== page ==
Tuesday, February 16, 2010



Continue walking toward the rising sun. You will come upon a hill, and on the top of this hill you will find a wooden post placed there by the Romans in homage to the God Mercury. Leave your stone there.

Close to this monument there is a city that I prophesized in 1986 would be reborn. It was reborn.

In the center of this city stands a cross.

Your image standing next to the monument to Mercury is the fourth test. Your image in front of the cross in the city is also the fourth test.

In The Pilgramage I had read:

We arrived that afternoon at Foncebadon, a large village that was completely in ruins. The houses, built of stone, had slate roofs that had been destroyed by time and the rotting of the wood that supported them.

One side of the village gave onto a precipice, and in front of us, behind a mountain peak, was one of the most important landmarks of the Road to Santiago: the IronCross.

This time it was I who was impatient; I wanted to get to that strange monument, comprised of an immense wooden base, almost thirty feet tall, topped by the Iron Cross. The cross had been left there during the epoch of Caesar’s invasion, in homage to Mercury. Observing the pagan tradition, the pilgrims along the Jacobean route were accustomed to leaving stones brought from elsewhere at the base of the cross. I took advantage of the abundance of stones in the abandoned village and picked up a piece of slate.

We confirmed the Paulo had prophisized in 1986 that Fancebadon would be reborn we just needed to find the iron cross which we know would not be far away and what an awesome sight it was!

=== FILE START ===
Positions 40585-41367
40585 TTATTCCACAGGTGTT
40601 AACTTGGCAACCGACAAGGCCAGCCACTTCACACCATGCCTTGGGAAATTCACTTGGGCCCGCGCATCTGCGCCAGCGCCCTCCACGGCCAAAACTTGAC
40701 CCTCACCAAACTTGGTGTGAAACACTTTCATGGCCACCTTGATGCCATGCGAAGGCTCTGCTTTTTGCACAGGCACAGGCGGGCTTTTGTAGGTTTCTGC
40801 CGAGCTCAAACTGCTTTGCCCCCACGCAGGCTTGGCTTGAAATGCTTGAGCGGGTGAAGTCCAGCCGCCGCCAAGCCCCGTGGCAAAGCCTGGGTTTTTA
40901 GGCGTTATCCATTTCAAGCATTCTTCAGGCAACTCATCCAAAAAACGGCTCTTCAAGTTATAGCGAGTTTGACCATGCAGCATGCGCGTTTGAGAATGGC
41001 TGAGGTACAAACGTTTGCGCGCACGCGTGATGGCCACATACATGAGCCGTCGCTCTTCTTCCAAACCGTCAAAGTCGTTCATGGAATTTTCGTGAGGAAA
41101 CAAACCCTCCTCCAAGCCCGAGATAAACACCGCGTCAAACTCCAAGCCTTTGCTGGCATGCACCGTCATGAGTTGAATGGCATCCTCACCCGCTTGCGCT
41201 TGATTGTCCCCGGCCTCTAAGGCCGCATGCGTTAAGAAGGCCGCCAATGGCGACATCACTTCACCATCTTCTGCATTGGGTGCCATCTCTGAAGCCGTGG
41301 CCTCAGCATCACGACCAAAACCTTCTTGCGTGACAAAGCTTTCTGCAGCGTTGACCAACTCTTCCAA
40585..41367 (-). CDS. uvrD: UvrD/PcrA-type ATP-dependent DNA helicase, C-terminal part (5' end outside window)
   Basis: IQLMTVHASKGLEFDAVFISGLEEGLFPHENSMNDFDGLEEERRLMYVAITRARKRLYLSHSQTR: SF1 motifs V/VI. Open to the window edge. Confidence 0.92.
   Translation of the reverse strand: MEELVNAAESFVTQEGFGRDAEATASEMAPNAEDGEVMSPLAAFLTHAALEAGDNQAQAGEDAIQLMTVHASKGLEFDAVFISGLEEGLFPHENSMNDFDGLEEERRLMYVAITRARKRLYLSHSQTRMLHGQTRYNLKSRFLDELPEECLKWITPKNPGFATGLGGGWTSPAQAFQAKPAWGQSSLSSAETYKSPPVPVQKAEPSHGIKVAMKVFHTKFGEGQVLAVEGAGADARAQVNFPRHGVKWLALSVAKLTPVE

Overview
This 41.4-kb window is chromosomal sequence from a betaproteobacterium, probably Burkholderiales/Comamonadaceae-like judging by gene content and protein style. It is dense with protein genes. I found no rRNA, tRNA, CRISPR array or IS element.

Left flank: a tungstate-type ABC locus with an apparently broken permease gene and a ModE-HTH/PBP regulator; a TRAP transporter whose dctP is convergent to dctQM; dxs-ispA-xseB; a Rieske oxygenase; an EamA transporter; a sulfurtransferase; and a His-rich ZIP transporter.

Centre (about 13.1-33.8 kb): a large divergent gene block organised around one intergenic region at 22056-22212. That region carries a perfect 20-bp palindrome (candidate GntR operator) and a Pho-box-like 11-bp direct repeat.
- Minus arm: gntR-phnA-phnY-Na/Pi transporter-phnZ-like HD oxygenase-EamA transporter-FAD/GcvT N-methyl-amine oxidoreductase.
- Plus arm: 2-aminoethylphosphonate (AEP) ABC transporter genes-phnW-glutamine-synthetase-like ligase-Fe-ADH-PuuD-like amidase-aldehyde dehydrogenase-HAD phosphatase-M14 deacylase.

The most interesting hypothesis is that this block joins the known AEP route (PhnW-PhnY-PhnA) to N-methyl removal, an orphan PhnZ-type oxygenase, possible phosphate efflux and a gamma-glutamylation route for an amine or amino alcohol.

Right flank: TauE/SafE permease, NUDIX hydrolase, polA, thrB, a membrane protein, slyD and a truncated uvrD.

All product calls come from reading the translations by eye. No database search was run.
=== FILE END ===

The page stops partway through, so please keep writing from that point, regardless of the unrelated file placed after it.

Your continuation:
Travelling up through what seems to be deserted towns to the top of the mountain was beautiful. I had started reading The Devil and Miss Prym to catch up and to be prepared for the next few test as during our planning we knew that the first few test were from The Pilgrimage but were unsure where each of the others fitted in.

The cross was a magnificent sight high above the world and mountains far from anything this beautiful site. We left our stone with the millions of others that people have carried with them to place there, and for a silent moment I thought of all their memories and my own and when I left the stone at the top I felt like a was leaving a little bit of me and taking a memory back in exchange.

We carried on down the mountain until we reached Foncebadon a small settlement we parked the car and walked through the ruins until right in the middle we found the wooden cross.

We knew this was right as the fountain at the side on of the road is a huge scallop shell which is a mark of the pilgrims as it represent the traditional emblem of James, son of Zebedee and is popular with pilgrims on the Way of St James to the apostle's shrine at Santiago de Compostela in Spain. Medieval Christians making the pilgrimage to his shrine often wore a scallop shell symbol on their hat or clothes.

The pilgrim also carried a scallop shell with him, and would present himself at churches, castles, abbeys etc., where he could expect to be given as much sustenance as he could pick up with one scoop. Probably he would be given oats, barley, and perhaps beer or wine. Or hopefully all of the above! We havent been given these BUT wine is cheaper than water here! NO JOKE

Thus even the poorest household could give charity without being overburdened. The association of Saint James with the scallop can most likely be traced to the legend that the apostle once rescued a knight covered in scallops. An alternate version of the legend holds that while St. James' remains were being transported to Spain from Jerusalem, the horse of a knight fell into the water, and emerged covered in the shells.

I have to say I have found it hard to put down The Devil and Miss Prym. Not just because I am on this quest but because it adds colour to a black and white book. In fact after leaving Foncebadon I looked up and we were in snow from broad sunshine and I was 100 pages in without realising we had gone as far as we had!

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